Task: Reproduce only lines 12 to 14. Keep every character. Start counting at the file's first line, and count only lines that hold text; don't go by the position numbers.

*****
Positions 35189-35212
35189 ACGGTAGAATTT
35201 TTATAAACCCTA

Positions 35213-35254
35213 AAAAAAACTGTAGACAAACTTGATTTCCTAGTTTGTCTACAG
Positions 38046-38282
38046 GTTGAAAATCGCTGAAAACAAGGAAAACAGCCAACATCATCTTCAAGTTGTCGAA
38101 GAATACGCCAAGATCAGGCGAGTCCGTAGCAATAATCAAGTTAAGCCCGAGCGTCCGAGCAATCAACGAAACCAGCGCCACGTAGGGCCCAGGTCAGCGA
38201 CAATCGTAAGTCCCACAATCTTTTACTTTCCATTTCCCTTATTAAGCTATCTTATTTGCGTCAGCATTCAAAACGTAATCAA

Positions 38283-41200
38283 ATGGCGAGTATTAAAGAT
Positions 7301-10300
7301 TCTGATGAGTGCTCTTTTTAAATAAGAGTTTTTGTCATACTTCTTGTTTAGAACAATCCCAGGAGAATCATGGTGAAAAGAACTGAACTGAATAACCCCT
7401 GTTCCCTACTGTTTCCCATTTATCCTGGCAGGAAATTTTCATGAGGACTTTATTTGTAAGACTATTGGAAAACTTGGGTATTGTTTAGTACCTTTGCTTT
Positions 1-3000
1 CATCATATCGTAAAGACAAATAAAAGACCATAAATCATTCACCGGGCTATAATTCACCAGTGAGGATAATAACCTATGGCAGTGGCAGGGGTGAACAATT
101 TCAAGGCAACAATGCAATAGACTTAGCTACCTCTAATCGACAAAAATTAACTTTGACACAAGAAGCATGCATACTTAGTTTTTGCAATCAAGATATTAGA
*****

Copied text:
Positions 7301-10300
7301 TCTGATGAGTGCTCTTTTTAAATAAGAGTTTTTGTCATACTTCTTGTTTAGAACAATCCCAGGAGAATCATGGTGAAAAGAACTGAACTGAATAACCCCT
7401 GTTCCCTACTGTTTCCCATTTATCCTGGCAGGAAATTTTCATGAGGACTTTATTTGTAAGACTATTGGAAAACTTGGGTATTGTTTAGTACCTTTGCTTT